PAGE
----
The long, cold winter in Sweden has shaped the way things are done in all different walks of life.
In Sweden the cows don’t get to enjoy as much outdoor life as they do in the UK; they need protecting from the harsh conditions and spend 8-9 months of the year indoors. They don’t have it all that bad though, as they are on nice straw bedding inside.
As spring arrives, around the first week of May, farms all across the country open their gates to the public to see a spectacle: letting the cows out onto the lush green fields. Families gather to watch.
The events are, mostly, organised and sponsored by Arla, the dairy company. Arla provides cartons of milk and the famous Swedish cinnamon buns for those gathered.
Having arrived back in Sweden just days ago, both Max and I have our body clocks all messed up. 8 o’clock in the evening feels like 5 in the afternoon and 4:30 in the morning feels like 7 am the body is urging us to spring into action. Waking up super early we’ve been keen to enjoy and go out exploring as much as we can on this long weekend we have.
As soon as we heard about the cow release- Kosläpp ( pronounced kooshlaap) -, I knew I wanted to go, take the kids. Afterall, I love all opportunities to give them a glimpse into where our food comes from. Searching on the internet, I found Uppsala had 3 scheduled, one of which was at Lövsta, the research farm of the Swedish Agricultural University (SLU), where Dadonthebrink had visited in his university years. That was where we were headed!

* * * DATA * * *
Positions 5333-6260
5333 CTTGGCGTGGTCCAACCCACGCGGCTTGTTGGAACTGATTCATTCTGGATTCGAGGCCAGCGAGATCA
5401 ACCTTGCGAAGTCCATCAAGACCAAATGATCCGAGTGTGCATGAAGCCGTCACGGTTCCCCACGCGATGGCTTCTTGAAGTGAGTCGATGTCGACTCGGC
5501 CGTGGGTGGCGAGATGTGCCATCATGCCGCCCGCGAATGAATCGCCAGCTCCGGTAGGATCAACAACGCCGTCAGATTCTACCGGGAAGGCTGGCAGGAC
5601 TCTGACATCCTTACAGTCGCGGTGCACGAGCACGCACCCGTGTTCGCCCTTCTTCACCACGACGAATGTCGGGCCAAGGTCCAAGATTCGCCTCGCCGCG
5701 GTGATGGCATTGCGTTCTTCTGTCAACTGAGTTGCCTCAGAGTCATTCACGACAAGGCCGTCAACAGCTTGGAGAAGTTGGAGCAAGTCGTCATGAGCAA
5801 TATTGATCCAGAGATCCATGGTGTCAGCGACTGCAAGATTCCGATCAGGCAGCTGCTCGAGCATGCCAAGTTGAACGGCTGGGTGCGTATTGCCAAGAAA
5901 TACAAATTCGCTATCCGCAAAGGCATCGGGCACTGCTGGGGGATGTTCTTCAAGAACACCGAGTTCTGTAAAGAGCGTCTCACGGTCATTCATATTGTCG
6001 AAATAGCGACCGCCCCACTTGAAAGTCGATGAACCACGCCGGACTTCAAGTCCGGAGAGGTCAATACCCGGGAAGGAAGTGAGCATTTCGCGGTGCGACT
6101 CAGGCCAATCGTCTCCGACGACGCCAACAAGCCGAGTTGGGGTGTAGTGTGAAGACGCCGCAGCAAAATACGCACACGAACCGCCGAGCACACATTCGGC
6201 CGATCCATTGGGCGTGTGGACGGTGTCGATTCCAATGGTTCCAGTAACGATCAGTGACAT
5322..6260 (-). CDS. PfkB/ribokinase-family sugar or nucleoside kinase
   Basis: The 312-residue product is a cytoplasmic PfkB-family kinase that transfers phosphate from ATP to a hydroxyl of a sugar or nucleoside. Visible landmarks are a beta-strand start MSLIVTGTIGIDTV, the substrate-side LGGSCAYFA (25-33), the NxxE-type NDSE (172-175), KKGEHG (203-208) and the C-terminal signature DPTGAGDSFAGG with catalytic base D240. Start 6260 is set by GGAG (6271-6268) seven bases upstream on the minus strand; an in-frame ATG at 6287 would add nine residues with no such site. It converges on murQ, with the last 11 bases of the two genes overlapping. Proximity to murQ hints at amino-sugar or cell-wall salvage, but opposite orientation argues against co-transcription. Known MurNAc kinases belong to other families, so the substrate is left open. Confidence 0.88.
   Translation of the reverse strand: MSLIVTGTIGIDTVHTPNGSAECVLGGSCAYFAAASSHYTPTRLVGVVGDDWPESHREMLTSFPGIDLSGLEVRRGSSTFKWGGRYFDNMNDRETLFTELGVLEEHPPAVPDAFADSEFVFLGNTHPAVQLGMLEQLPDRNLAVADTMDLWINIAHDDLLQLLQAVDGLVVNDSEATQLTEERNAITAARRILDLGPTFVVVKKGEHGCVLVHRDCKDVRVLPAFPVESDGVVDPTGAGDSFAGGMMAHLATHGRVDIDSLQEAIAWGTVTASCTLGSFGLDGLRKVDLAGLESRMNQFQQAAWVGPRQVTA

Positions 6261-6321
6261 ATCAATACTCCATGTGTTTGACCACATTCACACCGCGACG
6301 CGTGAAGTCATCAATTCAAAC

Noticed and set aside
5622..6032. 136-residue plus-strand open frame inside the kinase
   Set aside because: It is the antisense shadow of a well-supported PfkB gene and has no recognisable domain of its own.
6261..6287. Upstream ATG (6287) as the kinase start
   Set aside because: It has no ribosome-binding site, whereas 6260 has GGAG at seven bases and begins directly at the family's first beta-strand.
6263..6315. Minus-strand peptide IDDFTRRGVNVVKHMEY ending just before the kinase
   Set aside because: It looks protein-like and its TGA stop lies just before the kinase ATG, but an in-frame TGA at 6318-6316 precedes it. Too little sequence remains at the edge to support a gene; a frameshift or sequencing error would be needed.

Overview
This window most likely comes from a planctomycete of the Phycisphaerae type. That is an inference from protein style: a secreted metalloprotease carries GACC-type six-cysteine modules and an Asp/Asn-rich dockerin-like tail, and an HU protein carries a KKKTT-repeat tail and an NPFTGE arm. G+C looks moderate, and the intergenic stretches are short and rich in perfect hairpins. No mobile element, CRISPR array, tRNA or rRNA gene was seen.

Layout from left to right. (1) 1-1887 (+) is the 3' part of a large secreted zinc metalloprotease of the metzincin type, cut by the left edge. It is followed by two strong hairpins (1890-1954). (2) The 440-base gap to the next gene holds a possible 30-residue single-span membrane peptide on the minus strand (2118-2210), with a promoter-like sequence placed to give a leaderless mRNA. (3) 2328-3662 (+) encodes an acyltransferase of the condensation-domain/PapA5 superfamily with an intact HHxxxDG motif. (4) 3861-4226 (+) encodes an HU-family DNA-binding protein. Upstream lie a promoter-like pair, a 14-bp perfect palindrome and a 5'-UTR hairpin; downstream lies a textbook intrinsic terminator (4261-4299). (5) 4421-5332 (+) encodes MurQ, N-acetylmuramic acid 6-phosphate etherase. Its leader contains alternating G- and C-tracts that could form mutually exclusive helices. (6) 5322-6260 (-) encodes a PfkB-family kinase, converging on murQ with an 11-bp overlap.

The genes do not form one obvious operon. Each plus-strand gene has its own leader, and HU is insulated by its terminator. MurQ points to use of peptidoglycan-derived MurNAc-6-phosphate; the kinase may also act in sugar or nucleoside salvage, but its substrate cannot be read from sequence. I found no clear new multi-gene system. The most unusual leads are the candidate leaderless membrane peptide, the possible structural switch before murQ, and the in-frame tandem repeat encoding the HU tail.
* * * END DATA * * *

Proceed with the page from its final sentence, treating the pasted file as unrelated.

The farm opened at 9, we arrived at 10:30.
We picked up a cinnamon roll and a carton of milk (a large glass of lactose free for the lactose intolerant contingent in the family) and headed to the edge of the fields, where the cows were going to make an appearance.
As we stood by the fence I was explaining something to the kids, when, uncharacteristically, I screamed:
“SHIT this is live!”
– as the soft, delicate skin of my underarm touched the fence and a large dose of electric current ran through my body, giving my knee a jolt and stem of my brain a little fry. People all around looked at me. Apparently, there were “some signs somewhere” about the electric fence being live and later on it was announced.
I grumbled at the fact of having been shocked by the fence and warned newcomers to our little section of the dangers the fence presented, especially those with kids. On the other hand, it is quite refreshing that health and safety and overprotection culture has not taken over the Swedish society as yet.
Or is it the egalitarian aspect of Swedish culture that allowed the fence to stay operational: if the animals can get a shock, so should the humans?
After the brief excitement we finished out cinnamon rolls with milk just in time for the main event.
The cows appeared. Blinded by the bright sunshine, they took their first steps outside with caution. Then, as their eyes adjusted and their hoofs felt the dense green pastures, they started to run, to prance and skip around.
They came is small batches and grouped together, exploring one end of the field and running to the other to taste the grass there.
With large udders swinging as they ran and jumped and hopped, I couldn’t help but cringe as memories of early breastfeeding days of my own flooding back and the pain of milk-filled mammary glands. But these cows were in no pain, they were just happy.
… just as the numerous children around (and most adults too). There was lots of chatter and laughter as the bovine ladies made a spectacle of themselves enjoying the fresh air, sunshine and fresh green grass. It was a delight to watch!
It was all over in about 15-20 minutes: the cows settled down and munched the delicious clumps of grass. Folks started to wander off.
There was no rush though, and we wandered around the farm. The kids got some Arla Koslapp tatoos, some more cinnamon rolls and milk.
We also enjoyed some hot dogs before heading back to our digs. It was such a beautiful day and we really enjoyed taking part in this little Swedish tradition.
What have you been upto on the weekend?